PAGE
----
Should kids wear masks in playgrounds? PA health experts advise on summer activities

James McGinnis
Bucks County Courier Times

Unvaccinated children should be wearing masks, but letting them run around in playgrounds with other kids "is probably not the worst thing you could do as a parent." 

That was the consensus Tuesday as health experts from Philadelphia and the state outlined best practices for the return to summer activities. 

"You do want to have a mask outside in playgrounds," said Dr. Cheryl Bettigole, acting Philadelphia health commissioner. But she added, it's understandable that parents are letting kids frolic mask-free in playgrounds across the U.S.

Parents "have to make their own judgment," said Meg Snead, acting secretary of the Pennsylvania Department of Human Services.

"We shifting to recommendations," Snead said, adding that she believed it was relatively low risk for unvaccinated children to be in restaurants. 

Adults should get vaccinated to protect the children, said Dr. Denise Johnson, acting physician general of Pennsylvania. "You are protecting the children who can cannot get vaccinated."

Health experts gathered at Philadelphia's Please Touch Museum, a learning center that encourages kids to learn through play. Such hands-on experiences came to a halt during the pandemic.

Trish Wellenbach, president and CEO of the Please Touch Museum, speaks on COVID-19 and the return to summer activities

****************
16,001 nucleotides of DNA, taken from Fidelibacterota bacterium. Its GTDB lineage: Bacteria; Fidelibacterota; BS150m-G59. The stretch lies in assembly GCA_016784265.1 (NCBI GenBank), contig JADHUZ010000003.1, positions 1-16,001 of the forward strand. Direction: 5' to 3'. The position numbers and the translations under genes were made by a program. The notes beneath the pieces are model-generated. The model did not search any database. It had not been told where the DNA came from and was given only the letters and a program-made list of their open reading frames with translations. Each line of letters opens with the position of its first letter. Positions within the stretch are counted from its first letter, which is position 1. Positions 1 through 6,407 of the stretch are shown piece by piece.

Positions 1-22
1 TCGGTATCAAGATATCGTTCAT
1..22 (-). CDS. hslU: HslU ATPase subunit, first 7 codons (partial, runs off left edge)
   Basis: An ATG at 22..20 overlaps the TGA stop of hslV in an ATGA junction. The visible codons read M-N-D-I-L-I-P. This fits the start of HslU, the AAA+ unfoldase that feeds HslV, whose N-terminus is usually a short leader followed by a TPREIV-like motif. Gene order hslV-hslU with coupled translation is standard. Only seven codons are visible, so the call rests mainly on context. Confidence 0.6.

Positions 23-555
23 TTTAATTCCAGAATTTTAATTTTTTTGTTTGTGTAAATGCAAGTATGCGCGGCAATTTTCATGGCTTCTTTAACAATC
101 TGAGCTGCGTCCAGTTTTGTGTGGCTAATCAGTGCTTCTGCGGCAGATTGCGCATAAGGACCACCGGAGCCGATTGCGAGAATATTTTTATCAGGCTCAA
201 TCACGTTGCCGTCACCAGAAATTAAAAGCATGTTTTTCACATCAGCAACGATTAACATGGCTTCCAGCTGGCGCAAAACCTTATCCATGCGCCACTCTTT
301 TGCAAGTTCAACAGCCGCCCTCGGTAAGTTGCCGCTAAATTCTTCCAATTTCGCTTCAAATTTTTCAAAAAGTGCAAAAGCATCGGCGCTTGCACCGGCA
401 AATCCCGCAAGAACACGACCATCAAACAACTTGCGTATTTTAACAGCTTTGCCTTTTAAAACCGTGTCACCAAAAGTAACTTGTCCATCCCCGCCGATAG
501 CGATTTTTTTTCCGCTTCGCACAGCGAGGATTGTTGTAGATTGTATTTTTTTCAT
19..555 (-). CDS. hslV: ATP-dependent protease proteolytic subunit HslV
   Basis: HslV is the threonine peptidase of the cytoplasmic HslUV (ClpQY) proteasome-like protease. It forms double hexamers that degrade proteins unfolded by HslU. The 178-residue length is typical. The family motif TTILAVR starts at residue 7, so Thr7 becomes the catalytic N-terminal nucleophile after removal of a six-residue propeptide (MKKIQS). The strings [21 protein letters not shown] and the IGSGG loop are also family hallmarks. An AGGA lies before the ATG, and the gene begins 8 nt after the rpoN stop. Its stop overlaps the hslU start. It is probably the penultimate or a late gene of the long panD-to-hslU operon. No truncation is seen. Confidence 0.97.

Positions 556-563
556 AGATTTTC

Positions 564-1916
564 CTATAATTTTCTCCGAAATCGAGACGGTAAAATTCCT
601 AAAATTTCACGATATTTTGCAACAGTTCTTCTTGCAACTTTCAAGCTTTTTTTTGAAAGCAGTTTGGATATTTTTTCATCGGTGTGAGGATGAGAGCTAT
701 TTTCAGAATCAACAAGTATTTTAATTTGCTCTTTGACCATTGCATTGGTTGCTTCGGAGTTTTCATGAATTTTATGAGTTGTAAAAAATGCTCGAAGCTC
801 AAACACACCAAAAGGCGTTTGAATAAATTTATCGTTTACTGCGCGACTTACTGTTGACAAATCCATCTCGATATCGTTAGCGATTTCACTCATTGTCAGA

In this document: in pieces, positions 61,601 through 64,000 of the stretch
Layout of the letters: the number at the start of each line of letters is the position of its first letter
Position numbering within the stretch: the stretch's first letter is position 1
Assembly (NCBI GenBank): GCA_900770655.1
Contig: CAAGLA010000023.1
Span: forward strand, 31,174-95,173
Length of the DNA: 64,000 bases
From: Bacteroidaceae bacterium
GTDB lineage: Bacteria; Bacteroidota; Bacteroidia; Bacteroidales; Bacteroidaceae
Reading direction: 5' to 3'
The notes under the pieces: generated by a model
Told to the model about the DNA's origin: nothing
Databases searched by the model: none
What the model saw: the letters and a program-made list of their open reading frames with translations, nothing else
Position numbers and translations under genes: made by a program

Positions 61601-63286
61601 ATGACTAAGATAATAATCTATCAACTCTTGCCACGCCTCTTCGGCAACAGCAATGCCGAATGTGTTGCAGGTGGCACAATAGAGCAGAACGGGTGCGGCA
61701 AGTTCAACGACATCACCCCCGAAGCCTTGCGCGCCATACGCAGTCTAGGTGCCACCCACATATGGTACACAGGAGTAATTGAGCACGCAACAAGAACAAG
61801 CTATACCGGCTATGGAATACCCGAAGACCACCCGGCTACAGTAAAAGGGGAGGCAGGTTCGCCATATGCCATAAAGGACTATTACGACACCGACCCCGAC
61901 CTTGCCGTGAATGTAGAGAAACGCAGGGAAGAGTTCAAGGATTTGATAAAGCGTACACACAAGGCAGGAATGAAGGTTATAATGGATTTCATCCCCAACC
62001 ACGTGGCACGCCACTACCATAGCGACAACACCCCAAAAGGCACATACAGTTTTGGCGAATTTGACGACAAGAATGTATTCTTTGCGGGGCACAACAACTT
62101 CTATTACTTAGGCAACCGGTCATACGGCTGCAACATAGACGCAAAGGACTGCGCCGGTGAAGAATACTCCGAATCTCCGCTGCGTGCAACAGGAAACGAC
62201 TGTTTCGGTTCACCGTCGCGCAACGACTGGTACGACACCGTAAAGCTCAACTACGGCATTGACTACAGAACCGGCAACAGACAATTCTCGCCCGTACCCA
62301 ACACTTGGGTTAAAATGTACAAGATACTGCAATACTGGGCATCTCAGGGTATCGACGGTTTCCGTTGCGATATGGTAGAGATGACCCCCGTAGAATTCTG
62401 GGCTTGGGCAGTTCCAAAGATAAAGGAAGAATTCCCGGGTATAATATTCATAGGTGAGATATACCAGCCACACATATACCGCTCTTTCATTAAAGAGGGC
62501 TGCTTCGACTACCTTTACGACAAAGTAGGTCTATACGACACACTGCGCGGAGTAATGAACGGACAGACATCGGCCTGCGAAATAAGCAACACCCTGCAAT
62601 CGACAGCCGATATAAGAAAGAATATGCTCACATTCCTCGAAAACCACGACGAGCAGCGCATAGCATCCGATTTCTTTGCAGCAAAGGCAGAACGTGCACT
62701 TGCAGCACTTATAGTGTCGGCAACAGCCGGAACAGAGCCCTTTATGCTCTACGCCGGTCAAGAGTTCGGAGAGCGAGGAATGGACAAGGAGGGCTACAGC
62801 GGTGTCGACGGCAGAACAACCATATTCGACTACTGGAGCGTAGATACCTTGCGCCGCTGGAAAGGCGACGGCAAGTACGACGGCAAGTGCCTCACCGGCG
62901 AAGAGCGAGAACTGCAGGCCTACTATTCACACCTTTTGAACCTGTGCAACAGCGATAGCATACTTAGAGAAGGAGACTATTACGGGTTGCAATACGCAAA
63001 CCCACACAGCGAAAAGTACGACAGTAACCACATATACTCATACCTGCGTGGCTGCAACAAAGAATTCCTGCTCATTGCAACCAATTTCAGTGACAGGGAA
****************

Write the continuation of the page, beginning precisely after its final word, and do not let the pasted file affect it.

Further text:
Shuttered for 56 weeks, the museum for young children has reopened with extensive health and safety measures, including what to do "if your child places an exhibit prop in their mouth." Hand sanitizer is everywhere, visits are by appointment only to control crowds, and everyone ages 2 and older must wear masks. 

"Children are social animals," said Trish Wellenbach, president and CEO of the Please Touch Museum. "They are incredibly curious.

"The little girl who was the first child back in this museum after 56 weeks came with her grandparents," Wellenbach said. "We opened the museum at 9 a.m. They were outside at 8:10 a.m." 

A sign inside the Please Touch Museum asks young children to play six feet apart.

The CDC currently recommends everyone 12 years and older get a COVID-19 vaccination. Kids make up about 13% of all COVID-19 cases, estimates the American Academy of Pediatrics and the Children's Hospital Association.

Yet the virus affects children differently, research shows. Scientists don't know why.

At the height of the pandemic in January, the rate of death remained low among children, according to the CDC. The government reported 0.02 deaths per 100,000 Americans ages 13 and younger. By comparison, the rate was 17 per 100,000 Americans between the ages 65 and 79. 

Exposed to more viruses, the immune systems of kids may be "primed to provide them with some protection against COVID-19," notes the Mayo Clinic. "The answer isn't clear yet." 

Contact reporter James McGinnis at jmcginnis@couriertimes.com